Don’t fall into the trap of purchasing a property that is a stretch to afford. Buying a house with too high of monthly carrying costs causes stress, and most people go on vacation to getaway from troubles. It also means that if you eventually decide you want to hire someone to manage the place, or care for the yard, there won’t be any wiggle room in your budget to afford it.
Keep in mind that you can always upgrade to a bigger house down the road.
4. Be Realistic About How Often You’ll Use It
My wife and I have three kids. When they were young we bought a vacation home near our house. We used it all the time. As the kids got older, though, we visited the house less and less. Weekend sports games, friends sleeping over, and church and school activities left too little time to get there.
Be realistic when you make assumptions about how often you’ll actually be able to use the place. You may be better off working out a rental agreement with an owner in the area to use his or her place two or three times a year- and forget about the place when you’re not there.
5. Understand the Tax Implications
Don’t assume you know what the tax consequences of owning that property will be, based on your experience with your primary residence. Second homes can be more complicated.
If you are going to rent out the property, you will need to pay income taxes on the rental income you receive. Your property taxes may also run higher than what you pay now, either because the tax rate in the vacation area is higher than where you live, or because its a second home and not a primary residence. For example, the taxes on second homes in Florida are usually much higher than for primary residences.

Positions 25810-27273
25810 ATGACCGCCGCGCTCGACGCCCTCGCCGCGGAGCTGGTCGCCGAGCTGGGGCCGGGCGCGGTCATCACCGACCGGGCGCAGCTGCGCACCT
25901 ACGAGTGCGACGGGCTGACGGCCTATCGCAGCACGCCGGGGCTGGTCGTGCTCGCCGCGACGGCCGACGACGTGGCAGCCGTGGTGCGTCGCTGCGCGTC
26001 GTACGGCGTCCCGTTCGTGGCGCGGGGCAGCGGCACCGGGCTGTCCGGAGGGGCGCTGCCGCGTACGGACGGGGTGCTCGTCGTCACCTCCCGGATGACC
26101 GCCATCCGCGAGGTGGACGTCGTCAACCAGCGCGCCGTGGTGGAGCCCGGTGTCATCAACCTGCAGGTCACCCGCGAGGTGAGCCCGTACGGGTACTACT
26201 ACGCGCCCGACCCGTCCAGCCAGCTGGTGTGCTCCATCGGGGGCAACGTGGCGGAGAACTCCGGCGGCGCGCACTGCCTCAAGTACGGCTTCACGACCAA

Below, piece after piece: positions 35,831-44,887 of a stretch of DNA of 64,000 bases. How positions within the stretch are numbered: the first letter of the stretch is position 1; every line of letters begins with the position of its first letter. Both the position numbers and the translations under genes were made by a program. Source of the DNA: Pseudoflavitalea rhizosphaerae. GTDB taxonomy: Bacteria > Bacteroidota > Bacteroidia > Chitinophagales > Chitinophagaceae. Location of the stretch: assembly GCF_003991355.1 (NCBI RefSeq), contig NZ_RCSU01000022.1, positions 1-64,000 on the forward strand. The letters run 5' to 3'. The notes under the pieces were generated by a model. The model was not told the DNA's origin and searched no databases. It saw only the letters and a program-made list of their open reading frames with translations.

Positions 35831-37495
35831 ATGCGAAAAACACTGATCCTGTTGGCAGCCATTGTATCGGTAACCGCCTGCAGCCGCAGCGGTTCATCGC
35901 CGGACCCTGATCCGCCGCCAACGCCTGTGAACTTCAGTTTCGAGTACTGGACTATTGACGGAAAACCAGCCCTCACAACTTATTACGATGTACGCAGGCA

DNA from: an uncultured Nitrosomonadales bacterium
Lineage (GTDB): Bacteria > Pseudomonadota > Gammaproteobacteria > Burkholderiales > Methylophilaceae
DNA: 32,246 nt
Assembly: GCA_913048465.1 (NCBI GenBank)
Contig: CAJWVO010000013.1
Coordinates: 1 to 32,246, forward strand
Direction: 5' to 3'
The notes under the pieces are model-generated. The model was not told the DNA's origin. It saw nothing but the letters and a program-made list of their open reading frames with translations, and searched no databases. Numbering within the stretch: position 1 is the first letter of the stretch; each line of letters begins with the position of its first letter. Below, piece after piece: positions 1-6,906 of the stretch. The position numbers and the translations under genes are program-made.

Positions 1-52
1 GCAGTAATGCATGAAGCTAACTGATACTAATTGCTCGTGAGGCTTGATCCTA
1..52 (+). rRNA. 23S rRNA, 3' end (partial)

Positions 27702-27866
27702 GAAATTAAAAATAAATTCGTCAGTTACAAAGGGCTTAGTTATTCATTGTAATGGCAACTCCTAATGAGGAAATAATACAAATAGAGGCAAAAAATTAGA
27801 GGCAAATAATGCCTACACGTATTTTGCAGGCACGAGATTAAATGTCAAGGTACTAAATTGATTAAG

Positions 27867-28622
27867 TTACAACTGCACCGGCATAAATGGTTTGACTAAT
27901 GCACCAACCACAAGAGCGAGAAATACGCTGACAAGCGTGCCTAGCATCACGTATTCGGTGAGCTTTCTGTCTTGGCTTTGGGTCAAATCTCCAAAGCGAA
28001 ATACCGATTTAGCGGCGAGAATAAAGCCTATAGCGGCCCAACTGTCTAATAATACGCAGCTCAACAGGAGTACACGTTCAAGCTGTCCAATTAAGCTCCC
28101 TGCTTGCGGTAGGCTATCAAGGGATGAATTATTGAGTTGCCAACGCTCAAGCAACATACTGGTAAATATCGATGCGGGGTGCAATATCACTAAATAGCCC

A qualified real estate agent should be able to provide details about taxes in the area, and possibly even tips on ways to save, such as buying just outside the city limits.
6. Make a Conservative Estimate of Rental Income
Most buyers tend to be overly optimistic about how often they’ll rent out the place. Talk to a local vacation rental agency about how many weeks of the year you can realistically expect demand. For example, even in a winter and summer destination such as Lake Tahoe you can’t expect to fill the place every month of the year.
You also need a realistic estimate of how much expenses will eat into that income. Presume repairs will cost about 1.5% of the value of the house. So for a $100,000 place budget for at least $1500 a year in repairs. Each year the tab might be higher or lower than the estimate, but this rule of thumb will give you some flexibility from year to year.
Similarly, find out ahead of time what your home insurance tab will run, since second homes are often in hurricane or flood areas and thus pricey to insure, and also may cost more simply because they are empty more often.
7. Don’t Get Caught Up in the Moment
If a friend, family member or another investor brings you an opportunity to buy a vacation home, or to acquire land with aspirations of building a grand home, don’t let yourself be easily persuaded. The proposal can sound romantic but quickly turn into a horror story. Sometimes people have alternative motives. Other times they haven’t actually done their homework to uncover that the so-called deal isn’t really a good one.